It is with great regularity that I receive emails, letters and occasionally phone calls from folks who want to tell me how mean, divisive, negative and generally a troubler of the brethren I am. Others contact me to ask how they can be discerning without being viewed as mean, divisive, negative and generally a troubler of the brethren? In a church culture that has seemingly gone mad and is embracing all manner of false teaching solely on the basis that it is “spiritual,” the name calling of those who attempt to follow the biblical mandate to be discerning will increase from the current howls to shrieks akin to the creatures in Invasion of the Body Snatchers. But is that any reason to stop? After all it seems that the false teachers are being more honest with their views than Evangelical leaders are. For example, in our article Thus Saith Rome we pointed out that Rick Warren had said:
And you know, growing up as a Protestant boy, I knew nothing about Catholics, but I started watching ETWN, the Catholic channel, and I said, “Well, I’m not as far apart from these guys as I thought I was, you know?”
In addition, according to Pastor Brett Schrock, Purpose Driven’s director of strategic relationships “… we’re seeing God unify His churches.” In our article we pointed out a number of areas that seemed to contradict their claims including their view that salvation is organizational and comes solely through the Roman Catholic Church. Of course we were called to task by a number of folks for being mean and divisive. My initial response is “You may be right. I may also be short and fat but the big question to answer is, am I wrong? We can certainly talk about all of my personal defiencies later but for the moment you need to demonstrate where I have been wrong in my analysis.” Then on Wednesday, July 11, we find the Rome affirming what we have written in Pope, Restating 2000 Document, Cites ‘Defects’ of Other Faiths. It is the age old “only true church on the face of the earth” claim that is made by so many groups. Reading this got me to thinking, “I have heard the refrain of “troubler” somewhere before. The word came from King Ahab, of whom the Scriptures say:
And Ahab the son of Omri did evil in the sight of the Lord more than all who were before him. (1 Kings 16:30)
Ahab spent a great deal of time and resources trying to track down Elijah the prophet and Elijah arranged a meeting with him and when Ahab arrived Ahab walked in mouth first:
”Is this you, you troubler of Israel?”(1 Kings 18:17)
Elijah’s response is very instructive:
”I have not troubled Israel, but you and your father’s house have, because you have forsaken the commandments of the Lord, and you have followed the Baals (I Kings 18:18).
Those who choose to neglect sound biblical teaching often have to resort to name calling against those who point it out. Elijah didn’t succumb to the emotional pressure that comes of this sort of tactic. He remained steadfast on what God had clearly said in essential teachings. A few chapters earlier we meet the prophet Ahijah. Jeroboam, the leader of Israel who was leading them to false worship and false teaching had his wife go to see the prophet and she did so with the intent to deceive. She was met with a very divisive statement from the prophet:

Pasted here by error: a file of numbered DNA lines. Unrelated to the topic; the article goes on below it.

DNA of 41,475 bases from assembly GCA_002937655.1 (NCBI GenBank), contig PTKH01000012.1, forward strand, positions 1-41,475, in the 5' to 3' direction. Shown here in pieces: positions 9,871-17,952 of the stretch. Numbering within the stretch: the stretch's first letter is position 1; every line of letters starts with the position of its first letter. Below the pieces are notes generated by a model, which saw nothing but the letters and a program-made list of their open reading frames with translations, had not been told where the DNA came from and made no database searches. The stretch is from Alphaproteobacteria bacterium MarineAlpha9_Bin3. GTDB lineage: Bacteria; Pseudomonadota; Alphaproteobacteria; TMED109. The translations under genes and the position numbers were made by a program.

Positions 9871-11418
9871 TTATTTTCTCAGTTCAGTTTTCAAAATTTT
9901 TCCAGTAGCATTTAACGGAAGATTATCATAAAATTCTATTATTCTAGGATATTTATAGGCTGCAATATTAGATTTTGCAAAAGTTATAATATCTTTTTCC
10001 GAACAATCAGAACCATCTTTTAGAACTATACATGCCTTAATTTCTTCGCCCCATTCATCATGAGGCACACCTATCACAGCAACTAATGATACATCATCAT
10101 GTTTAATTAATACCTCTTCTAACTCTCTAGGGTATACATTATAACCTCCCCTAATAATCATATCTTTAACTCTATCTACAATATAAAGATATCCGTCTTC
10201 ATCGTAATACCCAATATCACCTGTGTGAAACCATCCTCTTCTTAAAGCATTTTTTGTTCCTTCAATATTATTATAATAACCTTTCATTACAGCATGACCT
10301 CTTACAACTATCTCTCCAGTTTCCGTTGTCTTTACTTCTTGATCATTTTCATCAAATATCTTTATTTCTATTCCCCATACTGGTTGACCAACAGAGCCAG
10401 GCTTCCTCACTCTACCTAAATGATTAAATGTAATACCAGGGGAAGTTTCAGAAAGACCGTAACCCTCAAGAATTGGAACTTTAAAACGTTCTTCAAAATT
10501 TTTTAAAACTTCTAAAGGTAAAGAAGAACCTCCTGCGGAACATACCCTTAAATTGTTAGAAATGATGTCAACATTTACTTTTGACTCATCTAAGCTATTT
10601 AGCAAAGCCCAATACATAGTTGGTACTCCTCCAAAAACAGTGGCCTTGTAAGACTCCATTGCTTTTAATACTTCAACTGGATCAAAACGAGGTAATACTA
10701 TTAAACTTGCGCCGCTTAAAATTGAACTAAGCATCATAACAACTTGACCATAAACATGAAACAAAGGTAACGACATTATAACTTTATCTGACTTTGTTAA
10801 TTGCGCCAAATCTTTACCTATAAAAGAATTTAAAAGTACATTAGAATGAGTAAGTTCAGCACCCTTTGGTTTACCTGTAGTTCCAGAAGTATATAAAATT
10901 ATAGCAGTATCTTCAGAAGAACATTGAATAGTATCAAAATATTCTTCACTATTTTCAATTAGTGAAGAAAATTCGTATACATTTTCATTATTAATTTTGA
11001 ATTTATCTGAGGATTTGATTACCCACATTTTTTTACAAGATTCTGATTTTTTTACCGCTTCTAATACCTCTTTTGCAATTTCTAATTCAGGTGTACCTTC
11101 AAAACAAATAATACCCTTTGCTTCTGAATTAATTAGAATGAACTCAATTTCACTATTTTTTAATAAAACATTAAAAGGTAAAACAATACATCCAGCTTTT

”Come in, wife of Jeroboam, why do you pretend to be another woman For I am sent to you with a harsh message.” (1 Kings 14:6)
Sent with a harsh message. Who sent him? God. Was it divisive? Most certainly. However, as Dr. Norman Geisler has pointed out, being divisive isn’t necessarily a bad thing. When he got married he promised to divide from all other women and no one seemed opposed to that. We often make it a practice to divide child molesters from children and all agree (except the child molester) that this is good and right.
We also read in the book of Hebrews about a number of other troublers of the brethren who:
… experienced mockings and scourgings, yes, also chains and imprisonment. They were stoned, they were sawn in two, they were tempted, they were put to death with the sword; they went about in sheepskins, in goatskins, being destitute, afflicted, ill-treated (men of whom the world was not worthy), wandering in deserts and mountains and caves and holes in the ground. (Hebrews 11:36-38).
It is difficult for me to read this without weeping. “Men of whom the world was not worthy.” Who were they trying to please? God. They were unwilling to sacrifice the core teachings from God on the altar of popularity. If they were told, “We can’t throw the baby out with the bathwater” they would have likely responded, “There isn’t a baby there all you have is rancid bathwater. Quit trying to make soup out of it.”
It seems to me that Christianity is being redefined as, “Niceness is the closest thing to godliness and saying someone is wrong is not nice.” We may need more Peters and Johns who said to the religious leadership who were sell outs in exchange for position:
”Whether it is right in the sight of God to give heed to you rather than to God, you be the judge; for we cannot stop speaking about what we have seen and heard.” (Acts 4:19-20)